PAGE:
imageimageCube two avocados, and squeeze half of a lemon over it. Then add half of the 1 lb. can of lump crab – I really love Heron Point’s brand, and you can freeze the other half, though we ate ours as an appetizer with easy remoulade the next night. But you could also use shrimp as well, chopped if they are large. In a bowl, mix together 3 T. olive oil, 1 teaspoon dijon, and the other half of a lemon, a dash of tabasco sauce along with salt and pepper. Then pour that over the lump crab-avacado mixture, and stir. Add 2-3 T. scallions.

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To serve, pour chilled gazpacho into bowl. Spoon crab mixture on top and enjoy.

imageThis is just the most luxurious dish, the crab goes so well with the tomatoes and spicy jalapeño.  Simple flavors, simple ingredients. So stock up at your next farmer’s market or with your garden bounty and whip this up – I promise you will thank me!

Gazpacho with Crab and Avocado (printer version here)

For Gazpacho:

4-5 very ripe beefsteak tomatoes

2 large English cucumbers, halved and seeded

2 red bell peppers, seeded and coarsely chopped

2 jalapenos, seeded and stemmed

1 small (or ½ of one large) red onion

2 slices day old white bread

3 cloves of garlic, peeled

1 cup ice plus ½ cup water

4 T. red wine vinegar

½ cup extra virgin olive oil plus more to drizzle

 

Directions:

Core and seed tomatoes. Peel and seed cucumbers. Stem and seed the peppers. Tear two slices of bread into pieces. Combine vegetables, bread and liquids in food processor and process until almost smooth; season with salt and pepper.

Pour soup into pitcher, cover and refrigerate until very cold. (You can serve with croutons if making without the crab mixture.)

 

For the Crab and Avocado Topping:

2 ripe avocados

½ lb. lump crab

1 lemon

3 T. olive oil

dash of tabasco

salt and pepper

2 T. scallions, sliced

Directions:

Cube avocados and spoon out. Sprinkle with half the lemon juice. Add crabmeat and toss lightly so ingredients stay chunky. Make vinaigrette out of next 5 ingredients, and gently toss to combine. Add one large spoonful on top of each bowl of soup.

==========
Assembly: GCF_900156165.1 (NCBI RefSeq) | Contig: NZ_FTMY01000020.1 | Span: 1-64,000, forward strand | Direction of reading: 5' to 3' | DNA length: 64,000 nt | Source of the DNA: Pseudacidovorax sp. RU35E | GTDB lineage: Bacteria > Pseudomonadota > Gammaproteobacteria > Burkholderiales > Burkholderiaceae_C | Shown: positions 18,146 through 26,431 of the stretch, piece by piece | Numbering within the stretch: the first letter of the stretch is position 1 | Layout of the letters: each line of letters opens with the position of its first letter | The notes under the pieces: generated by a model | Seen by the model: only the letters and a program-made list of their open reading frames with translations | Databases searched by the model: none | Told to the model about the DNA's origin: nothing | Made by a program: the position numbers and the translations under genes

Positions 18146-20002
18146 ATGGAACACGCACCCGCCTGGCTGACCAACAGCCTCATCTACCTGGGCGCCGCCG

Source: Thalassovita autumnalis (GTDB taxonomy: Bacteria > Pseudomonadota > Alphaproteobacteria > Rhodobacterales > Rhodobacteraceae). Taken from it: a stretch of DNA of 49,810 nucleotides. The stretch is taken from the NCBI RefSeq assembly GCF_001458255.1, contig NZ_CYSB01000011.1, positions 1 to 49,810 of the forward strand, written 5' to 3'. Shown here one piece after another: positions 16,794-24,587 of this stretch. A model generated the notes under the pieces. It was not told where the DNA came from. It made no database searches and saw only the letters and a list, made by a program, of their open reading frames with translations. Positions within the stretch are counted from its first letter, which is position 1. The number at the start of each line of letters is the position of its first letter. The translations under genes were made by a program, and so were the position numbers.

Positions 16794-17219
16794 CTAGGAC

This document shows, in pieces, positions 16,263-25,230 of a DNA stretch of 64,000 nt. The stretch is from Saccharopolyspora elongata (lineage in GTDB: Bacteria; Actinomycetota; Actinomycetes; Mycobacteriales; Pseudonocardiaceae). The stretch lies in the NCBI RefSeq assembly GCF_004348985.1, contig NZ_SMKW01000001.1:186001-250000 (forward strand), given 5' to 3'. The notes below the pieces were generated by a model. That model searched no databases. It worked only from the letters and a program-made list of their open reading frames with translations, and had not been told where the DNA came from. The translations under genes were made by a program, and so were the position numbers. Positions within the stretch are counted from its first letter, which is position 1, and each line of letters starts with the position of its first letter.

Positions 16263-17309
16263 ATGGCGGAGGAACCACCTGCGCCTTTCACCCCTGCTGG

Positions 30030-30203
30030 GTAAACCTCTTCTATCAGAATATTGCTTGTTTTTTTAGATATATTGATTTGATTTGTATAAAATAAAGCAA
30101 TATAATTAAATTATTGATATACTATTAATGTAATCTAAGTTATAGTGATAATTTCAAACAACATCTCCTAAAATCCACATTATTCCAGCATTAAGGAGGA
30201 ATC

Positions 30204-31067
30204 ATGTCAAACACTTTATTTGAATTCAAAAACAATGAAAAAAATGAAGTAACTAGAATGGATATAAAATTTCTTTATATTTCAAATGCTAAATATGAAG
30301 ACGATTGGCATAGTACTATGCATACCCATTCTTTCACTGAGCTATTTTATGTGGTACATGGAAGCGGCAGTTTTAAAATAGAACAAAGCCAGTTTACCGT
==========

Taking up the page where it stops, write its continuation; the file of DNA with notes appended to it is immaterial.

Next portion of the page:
Artichoke Bruschetta

June 20, 2015

IMG_6284Does anything scream “grab a glass of spritzer and sit outside” more then bruschetta?
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Seriously, these are so easy and they take a nano second to put together. And they are so good you can’t stop eating them.  So when this weather beckons you to sit out side and savor everything… spouses, friends, life, sunshine, health, kids, wine, nature…you have the perfect companion snack.

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I made these because we were going to a daytime party last weekend, and I knew the food would be sitting out in the sun. I actually mixed all the ingredients together in a bowl and just served the crostini on the side, but I remade them for my husband the more traditional way. You just toast your baguette…

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Then mix these heroes together. Can you say flavor? The champagne vinegar just sings, especially mixed with the garlic (which is strong! If you don’t love it you may want to go with 2 in stead of 3 cloves but I love it) and the meaty artichoke fills you up so you might even skip dinner and just linger outside. If you have all these in your pantry & garden you might just need to pick up a baguette at the store and done.

IMG_6246IMG_6256IMG_6254IMG_6257Then you top them each with filling and a little parmesan cheese.IMG_6260IMG_6273IMG_6280

Rustic, easy, and delicious. Everything I love about food. Bon appetito!  xoxo Katie

Artichoke Bruschetta (printer version here):

INGREDIENTS

  • 1 baguette, sliced in 1/2 inch pieces
  • 1(14 ounce) can water-packed artichoke hearts, drained and chopped
  • 1 cup seeded chopped tomato
  • 3 cloves garlic, pressed
  • 3 tablespoons extra virgin olive oil
  • 1 1⁄2tablespoons  champagne vinegar
  • salt and pepper
  • parmesan cheese
  • flat leaf parsely, minced

DIRECTIONS

Heat oven to 350. Place sliced bread on ungreased baking sheet. Bake in oven 10 minutes or until slightly toasted.

In medium bowl combine artichokes, tomatoes and garlic. In another small bowl mix vinegar and oil. Add parsley, salt and pepper to vinegrette and mix well.

Add vinaigrette to artichoke mixture mixing well, add salt and pepper to taste. Top toasted bread with artichoke mixture to cover. Sprinkle with cheese.

Optional: Mix all ingredients into a bowl and serve with toast bread on the side. Great for parties so bread doesn’t get soggy!